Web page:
• Keywords: Just like you use keywords in your post, you want to carry through those key words in your comments. Commenters can help you out by using key words, but our reply certainly needs to contain key words. Honestly, I’m so excited to have a comment and to interact that keywords are not on my mind. I need to grow in this area. So for example, a reader might comment, “Great post!” (note no key words). However, when I reply I can use keywords from the post’s title, for example: “I’m happy you found September’s Blog Challenge helpful!” And to encourage the conversation (which also helps SEO), I could add “Do you utilize comments to develop readership?”
  • When I comment on other posts, I can do better in remembering to include keywords from the title of their post in my comment because it will be a way to help their SEO.
  • If my points here are confusing you, just remember that any comment is gold for the blogger!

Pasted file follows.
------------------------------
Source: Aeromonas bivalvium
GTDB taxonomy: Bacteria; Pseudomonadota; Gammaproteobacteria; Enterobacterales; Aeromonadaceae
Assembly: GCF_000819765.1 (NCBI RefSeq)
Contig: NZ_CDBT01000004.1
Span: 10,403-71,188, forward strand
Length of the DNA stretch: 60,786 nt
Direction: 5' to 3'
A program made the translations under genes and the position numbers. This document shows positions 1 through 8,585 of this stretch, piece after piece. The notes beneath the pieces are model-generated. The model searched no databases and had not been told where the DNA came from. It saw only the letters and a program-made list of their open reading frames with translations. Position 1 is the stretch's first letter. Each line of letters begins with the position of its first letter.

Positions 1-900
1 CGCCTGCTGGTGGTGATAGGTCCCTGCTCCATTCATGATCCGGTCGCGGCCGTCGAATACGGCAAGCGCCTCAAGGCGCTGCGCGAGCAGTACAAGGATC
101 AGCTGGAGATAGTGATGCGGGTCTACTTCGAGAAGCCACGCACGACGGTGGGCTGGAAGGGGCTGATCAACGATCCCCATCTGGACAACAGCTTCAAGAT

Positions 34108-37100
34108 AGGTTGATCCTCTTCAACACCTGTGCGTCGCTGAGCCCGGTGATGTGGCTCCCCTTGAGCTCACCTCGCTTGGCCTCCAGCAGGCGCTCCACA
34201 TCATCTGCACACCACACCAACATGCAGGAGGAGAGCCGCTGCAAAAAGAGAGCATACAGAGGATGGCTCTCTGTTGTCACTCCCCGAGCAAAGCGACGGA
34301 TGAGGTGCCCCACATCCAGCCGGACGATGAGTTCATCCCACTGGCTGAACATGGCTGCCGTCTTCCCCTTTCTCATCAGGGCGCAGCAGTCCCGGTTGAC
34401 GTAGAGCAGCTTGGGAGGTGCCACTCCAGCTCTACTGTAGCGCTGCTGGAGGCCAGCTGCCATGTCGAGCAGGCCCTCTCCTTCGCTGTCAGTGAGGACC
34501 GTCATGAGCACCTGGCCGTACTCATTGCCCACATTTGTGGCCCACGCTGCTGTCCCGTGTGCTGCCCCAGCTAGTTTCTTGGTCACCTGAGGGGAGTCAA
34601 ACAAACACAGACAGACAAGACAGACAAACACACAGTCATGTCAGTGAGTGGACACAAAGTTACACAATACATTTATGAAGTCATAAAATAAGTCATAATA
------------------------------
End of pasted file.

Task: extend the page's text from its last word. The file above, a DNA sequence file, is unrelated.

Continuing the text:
• See my entire post on SEO and Keywords here.

4. Stats: Comments Versus Views?

  • In my fourth year of blogging, I have decided to pay more attention to the number of blog comments rather than daily/weekly/monthly views. I think engagement is a more true indicator of a blog’s success. Simply because someone has visited your blog doesn’t mean he/she has read your content. Do you agree?

5. Caution: Don’t Be a Link Dropper

  • I caution commenters not to be a link dropper. If dropping a link to your own blog is the only reason you are commenting, then it is not an authentic comment and I will not approve the comment. ***Edit to add: Marianne from Let’s Read wonders (in comments) whether leaving a link to your own review of the book being reviewed in the post is appropriate. This certainly is a definite reason to leave a link. I would probably approve the comment if I recognize the blogger from previous comments. This way, I’m assured that the commenter’s main motivation is to add to the conversation and not only to drop a link. Thanks for this question Marianne! Sometimes bloggers request that readers drop links, so it would be acceptable in that case. For Top Ten Tuesdays, it is generally accepted that commenters will drop links to their own TTT post. Sometimes I also request that “own voices” reviewers drop their links in comments. To be a considerate guest, the general rule is don’t drop links unless asked!